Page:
Based on the fact that many of these sanctuaries will be forced either to part with significant portions of their land -- now separated by the concrete barrier -- or to simply close their doors altogether. The consequences to the previously fertile lands on the shores of the Rio Grande are likely to be extensive. Accordingly, we find that "federally listed endangered species, including the ocelot and jaguarundi, depend upon riparian habitat along the Rio Grande for their continued survival. Naturally solitary animals, they require large territories in which to hunt, find mates, and disperse after they are weaned. But South Texas has lost roughly 95% of its historic vegetative cover to urban development and agriculture." (Daily KOS, 1) This means that the sanctuaries now being disrupted for the construction of the wall had previously been the last line of defense against extinction for some species. The objective in this regard will be to illustrate that the Border Wall is directly responsible for such critical wildlife consequences such as reducing mating opportunities, eroding lands suitable for feeding and the outright destruction of living habitat.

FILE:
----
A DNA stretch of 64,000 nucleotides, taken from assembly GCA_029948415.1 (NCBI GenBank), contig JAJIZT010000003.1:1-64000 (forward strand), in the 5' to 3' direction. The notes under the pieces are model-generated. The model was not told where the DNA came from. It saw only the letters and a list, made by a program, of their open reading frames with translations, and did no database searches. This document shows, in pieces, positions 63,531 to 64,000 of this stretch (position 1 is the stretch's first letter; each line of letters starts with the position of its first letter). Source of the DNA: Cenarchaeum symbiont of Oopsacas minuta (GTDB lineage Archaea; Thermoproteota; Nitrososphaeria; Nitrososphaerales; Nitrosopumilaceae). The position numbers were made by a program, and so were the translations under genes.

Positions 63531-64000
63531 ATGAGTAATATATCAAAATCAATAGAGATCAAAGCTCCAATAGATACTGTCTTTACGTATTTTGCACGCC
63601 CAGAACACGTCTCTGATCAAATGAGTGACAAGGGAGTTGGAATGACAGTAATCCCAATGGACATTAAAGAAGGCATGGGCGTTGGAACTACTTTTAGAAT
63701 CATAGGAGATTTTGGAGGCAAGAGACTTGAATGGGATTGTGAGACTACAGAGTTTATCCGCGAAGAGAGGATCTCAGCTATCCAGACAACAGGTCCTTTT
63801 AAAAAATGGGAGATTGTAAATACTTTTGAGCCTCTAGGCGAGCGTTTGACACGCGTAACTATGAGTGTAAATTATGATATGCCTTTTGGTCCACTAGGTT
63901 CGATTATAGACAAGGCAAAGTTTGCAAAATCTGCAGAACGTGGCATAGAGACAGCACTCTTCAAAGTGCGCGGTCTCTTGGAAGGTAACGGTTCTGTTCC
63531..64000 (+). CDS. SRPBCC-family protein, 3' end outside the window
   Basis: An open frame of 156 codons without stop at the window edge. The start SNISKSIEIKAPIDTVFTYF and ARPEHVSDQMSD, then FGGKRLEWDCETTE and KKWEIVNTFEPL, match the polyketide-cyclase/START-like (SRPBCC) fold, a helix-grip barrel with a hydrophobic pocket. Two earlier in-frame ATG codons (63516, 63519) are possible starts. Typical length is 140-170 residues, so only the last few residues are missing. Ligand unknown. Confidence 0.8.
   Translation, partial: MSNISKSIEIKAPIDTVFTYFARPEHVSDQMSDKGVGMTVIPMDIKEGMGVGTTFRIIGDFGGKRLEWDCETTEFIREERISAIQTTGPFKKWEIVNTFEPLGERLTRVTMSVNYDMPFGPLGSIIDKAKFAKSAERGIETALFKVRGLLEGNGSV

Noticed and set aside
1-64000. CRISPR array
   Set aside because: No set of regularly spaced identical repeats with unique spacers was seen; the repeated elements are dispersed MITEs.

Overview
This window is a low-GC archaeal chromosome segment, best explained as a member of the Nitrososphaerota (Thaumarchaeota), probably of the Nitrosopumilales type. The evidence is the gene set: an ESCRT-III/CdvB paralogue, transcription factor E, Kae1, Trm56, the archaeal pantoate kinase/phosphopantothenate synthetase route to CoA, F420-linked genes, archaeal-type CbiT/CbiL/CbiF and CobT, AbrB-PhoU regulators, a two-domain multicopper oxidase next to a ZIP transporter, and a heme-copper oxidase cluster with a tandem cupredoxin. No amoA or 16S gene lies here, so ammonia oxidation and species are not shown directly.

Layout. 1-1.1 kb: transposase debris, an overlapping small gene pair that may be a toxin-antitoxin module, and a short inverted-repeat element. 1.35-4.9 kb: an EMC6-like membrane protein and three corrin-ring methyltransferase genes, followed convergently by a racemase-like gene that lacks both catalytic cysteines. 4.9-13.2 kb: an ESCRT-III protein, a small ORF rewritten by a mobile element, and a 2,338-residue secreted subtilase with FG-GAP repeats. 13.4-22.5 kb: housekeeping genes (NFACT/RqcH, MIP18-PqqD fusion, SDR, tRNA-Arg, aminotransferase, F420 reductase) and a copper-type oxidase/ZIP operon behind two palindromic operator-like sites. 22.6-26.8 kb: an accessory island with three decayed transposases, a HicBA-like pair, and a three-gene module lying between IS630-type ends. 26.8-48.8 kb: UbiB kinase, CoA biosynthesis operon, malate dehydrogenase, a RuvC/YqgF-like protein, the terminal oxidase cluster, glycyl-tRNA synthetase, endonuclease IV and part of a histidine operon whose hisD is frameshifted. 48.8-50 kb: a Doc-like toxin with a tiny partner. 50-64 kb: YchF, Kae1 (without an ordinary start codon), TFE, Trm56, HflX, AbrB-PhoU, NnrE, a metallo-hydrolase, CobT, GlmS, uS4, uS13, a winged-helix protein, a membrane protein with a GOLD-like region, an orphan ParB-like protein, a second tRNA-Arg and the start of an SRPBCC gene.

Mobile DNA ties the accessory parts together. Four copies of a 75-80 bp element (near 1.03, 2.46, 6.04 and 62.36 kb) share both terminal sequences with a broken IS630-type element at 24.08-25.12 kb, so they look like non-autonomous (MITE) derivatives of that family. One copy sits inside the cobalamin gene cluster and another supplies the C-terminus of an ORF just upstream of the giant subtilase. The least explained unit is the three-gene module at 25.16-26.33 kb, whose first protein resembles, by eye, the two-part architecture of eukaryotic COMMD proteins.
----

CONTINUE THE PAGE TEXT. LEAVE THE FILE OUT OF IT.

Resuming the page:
This alludes to the connection between this and the second objective, which is to demonstrate that the Border Wall will have pointedly negative consequences for the natural landscape. The landscape being comprised of the topography, vegetation, tree growth, soil quality, air quality and water quality, this is perhaps the largest and most general area of objective interest. Essentially, this objective proceeds from the view that a full environmental survey is likely to begin to reveal the extent of the damage produced by the Border Wall to the Valley's biota. Speaking on the connection between wildlife and landscape, our research projects that "habitat fragmentation, in which disconnected "islands" of habitat are separated by large areas cleared of vegetation, split by roads, or divided by other impediments to movement, poses a tremendous threat to these species' long-term survival. Ocelot and jaguarundi trapped within too-small habitat "islands" may not have sufficient prey or access to water, and often show evidence of inbreeding. Today, the Rio Grande Valley is home to the less than 80 ocelots and 40 jaguarundi that are still believed to survive in the United States." (Daily KOS, 1)